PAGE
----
The effects of neonicotinoid insecticides (NNIs) on honeybee health are intensely debated, with numerous studies showing negative effects of exposure, while others report no such effects. We carried out experiments to study the genetic and molecular basis of NNI tolerance in honeybees, which may underlie the discrepancies observed in the literature. We discovered that worker survival post-exposure to an acute oral dose of clothianidin is heritable (H2 = 37.8%). Tolerance to clothianidin was not associated with differences in the expression of detoxification enzymes in our experiments. Instead, mutations in the primary neonicotinoid detoxification genes CYP9Q1 and CYP9Q3 were strongly associated with worker survival post-clothianidin exposure. In some instances, the strong association between CYP9Q haplotypes and worker survival was associated with the protein's predicted binding affinity for clothianidin. Our findings have implications regarding future toxicological studies utilizing honeybees as a model pollinator.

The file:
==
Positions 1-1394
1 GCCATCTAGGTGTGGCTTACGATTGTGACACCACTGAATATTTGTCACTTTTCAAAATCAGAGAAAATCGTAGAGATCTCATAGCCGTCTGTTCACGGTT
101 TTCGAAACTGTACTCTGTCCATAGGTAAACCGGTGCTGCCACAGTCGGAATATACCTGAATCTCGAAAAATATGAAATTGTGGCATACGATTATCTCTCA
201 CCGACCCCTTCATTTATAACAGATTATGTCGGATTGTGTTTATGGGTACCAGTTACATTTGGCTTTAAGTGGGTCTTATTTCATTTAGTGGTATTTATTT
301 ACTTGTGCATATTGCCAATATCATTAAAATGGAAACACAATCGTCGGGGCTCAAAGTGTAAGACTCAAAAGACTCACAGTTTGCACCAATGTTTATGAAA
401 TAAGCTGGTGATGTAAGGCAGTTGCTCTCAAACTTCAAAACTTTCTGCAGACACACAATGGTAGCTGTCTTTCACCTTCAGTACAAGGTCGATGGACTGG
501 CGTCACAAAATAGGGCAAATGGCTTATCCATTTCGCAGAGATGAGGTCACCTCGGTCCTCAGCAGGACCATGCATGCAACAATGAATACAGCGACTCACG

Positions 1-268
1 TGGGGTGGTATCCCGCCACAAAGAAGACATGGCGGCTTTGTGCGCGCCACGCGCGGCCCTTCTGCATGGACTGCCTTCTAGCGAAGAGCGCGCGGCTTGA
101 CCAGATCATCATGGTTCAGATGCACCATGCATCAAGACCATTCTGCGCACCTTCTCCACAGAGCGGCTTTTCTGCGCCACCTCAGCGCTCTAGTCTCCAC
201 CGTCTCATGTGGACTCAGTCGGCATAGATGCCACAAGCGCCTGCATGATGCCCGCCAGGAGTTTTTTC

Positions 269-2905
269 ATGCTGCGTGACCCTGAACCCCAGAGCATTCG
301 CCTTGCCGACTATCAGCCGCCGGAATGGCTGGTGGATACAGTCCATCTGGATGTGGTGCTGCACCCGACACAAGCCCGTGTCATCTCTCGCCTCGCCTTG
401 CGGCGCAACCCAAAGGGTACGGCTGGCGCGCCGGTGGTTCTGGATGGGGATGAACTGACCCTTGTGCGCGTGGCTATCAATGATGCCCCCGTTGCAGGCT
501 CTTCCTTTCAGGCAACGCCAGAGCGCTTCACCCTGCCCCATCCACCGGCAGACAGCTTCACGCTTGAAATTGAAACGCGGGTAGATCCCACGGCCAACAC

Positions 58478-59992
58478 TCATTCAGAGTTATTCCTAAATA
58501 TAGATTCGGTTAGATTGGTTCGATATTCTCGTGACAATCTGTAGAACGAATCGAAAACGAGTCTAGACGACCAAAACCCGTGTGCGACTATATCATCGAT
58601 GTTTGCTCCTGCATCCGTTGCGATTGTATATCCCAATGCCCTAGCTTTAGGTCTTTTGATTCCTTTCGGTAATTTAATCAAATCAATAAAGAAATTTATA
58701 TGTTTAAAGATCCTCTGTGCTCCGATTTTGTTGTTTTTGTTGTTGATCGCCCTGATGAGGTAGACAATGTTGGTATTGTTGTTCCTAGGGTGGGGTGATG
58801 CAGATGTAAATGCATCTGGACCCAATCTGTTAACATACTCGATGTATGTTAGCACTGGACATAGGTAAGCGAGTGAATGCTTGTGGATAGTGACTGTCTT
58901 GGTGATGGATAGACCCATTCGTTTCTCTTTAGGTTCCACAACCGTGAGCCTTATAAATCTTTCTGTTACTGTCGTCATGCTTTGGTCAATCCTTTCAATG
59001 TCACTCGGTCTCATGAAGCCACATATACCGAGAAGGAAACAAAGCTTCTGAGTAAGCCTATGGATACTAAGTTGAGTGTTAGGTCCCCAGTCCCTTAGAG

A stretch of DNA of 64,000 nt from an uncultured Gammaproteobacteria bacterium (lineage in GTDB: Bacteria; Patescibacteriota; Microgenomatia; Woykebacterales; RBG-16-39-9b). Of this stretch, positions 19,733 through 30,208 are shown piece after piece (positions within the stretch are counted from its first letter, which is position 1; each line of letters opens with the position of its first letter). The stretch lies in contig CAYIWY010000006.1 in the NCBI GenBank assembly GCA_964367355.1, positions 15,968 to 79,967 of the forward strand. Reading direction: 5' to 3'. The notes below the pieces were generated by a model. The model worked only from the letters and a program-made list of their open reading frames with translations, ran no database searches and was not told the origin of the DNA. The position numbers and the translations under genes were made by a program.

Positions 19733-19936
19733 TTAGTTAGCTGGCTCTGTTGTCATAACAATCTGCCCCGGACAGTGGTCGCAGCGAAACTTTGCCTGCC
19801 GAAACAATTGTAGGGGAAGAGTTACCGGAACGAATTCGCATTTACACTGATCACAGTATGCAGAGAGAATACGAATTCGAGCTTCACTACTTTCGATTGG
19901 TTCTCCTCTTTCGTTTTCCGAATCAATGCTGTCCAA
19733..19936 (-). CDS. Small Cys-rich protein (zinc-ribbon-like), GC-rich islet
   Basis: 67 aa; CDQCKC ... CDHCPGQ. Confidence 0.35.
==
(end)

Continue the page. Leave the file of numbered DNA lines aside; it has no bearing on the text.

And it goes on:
|Original language||English (US)|
|State||Published - Mar 17 2023|
- Environmental toxicology
- Molecular biology
ASJC Scopus subject areas